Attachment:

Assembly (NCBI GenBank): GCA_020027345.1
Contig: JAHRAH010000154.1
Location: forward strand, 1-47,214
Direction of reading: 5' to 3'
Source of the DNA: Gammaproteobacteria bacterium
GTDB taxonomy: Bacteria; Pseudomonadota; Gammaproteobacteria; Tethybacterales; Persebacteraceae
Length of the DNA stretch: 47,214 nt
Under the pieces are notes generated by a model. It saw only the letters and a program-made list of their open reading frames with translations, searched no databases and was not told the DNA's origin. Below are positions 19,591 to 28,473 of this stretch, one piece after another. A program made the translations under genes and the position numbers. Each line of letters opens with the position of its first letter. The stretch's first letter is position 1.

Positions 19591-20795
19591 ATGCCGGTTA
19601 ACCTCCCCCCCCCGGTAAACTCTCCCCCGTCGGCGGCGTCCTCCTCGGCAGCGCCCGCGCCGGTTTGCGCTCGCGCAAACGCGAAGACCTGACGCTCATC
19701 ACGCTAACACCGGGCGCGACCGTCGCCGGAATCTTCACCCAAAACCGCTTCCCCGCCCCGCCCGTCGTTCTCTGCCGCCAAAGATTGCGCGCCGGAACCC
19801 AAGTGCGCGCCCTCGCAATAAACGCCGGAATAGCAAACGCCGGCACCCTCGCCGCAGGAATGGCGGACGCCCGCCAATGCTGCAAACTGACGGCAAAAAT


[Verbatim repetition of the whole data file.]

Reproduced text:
Assembly (NCBI GenBank): GCA_020027345.1
Contig: JAHRAH010000154.1
Location: forward strand, 1-47,214
Direction of reading: 5' to 3'
Source of the DNA: Gammaproteobacteria bacterium
GTDB taxonomy: Bacteria; Pseudomonadota; Gammaproteobacteria; Tethybacterales; Persebacteraceae
Length of the DNA stretch: 47,214 nt
Under the pieces are notes generated by a model. It saw only the letters and a program-made list of their open reading frames with translations, searched no databases and was not told the DNA's origin. Below are positions 19,591 to 28,473 of this stretch, one piece after another. A program made the translations under genes and the position numbers. Each line of letters opens with the position of its first letter. The stretch's first letter is position 1.

Positions 19591-20795
19591 ATGCCGGTTA
19601 ACCTCCCCCCCCCGGTAAACTCTCCCCCGTCGGCGGCGTCCTCCTCGGCAGCGCCCGCGCCGGTTTGCGCTCGCGCAAACGCGAAGACCTGACGCTCATC
19701 ACGCTAACACCGGGCGCGACCGTCGCCGGAATCTTCACCCAAAACCGCTTCCCCGCCCCGCCCGTCGTTCTCTGCCGCCAAAGATTGCGCGCCGGAACCC
19801 AAGTGCGCGCCCTCGCAATAAACGCCGGAATAGCAAACGCCGGCACCCTCGCCGCAGGAATGGCGGACGCCCGCCAATGCTGCAAACTGACGGCAAAAAT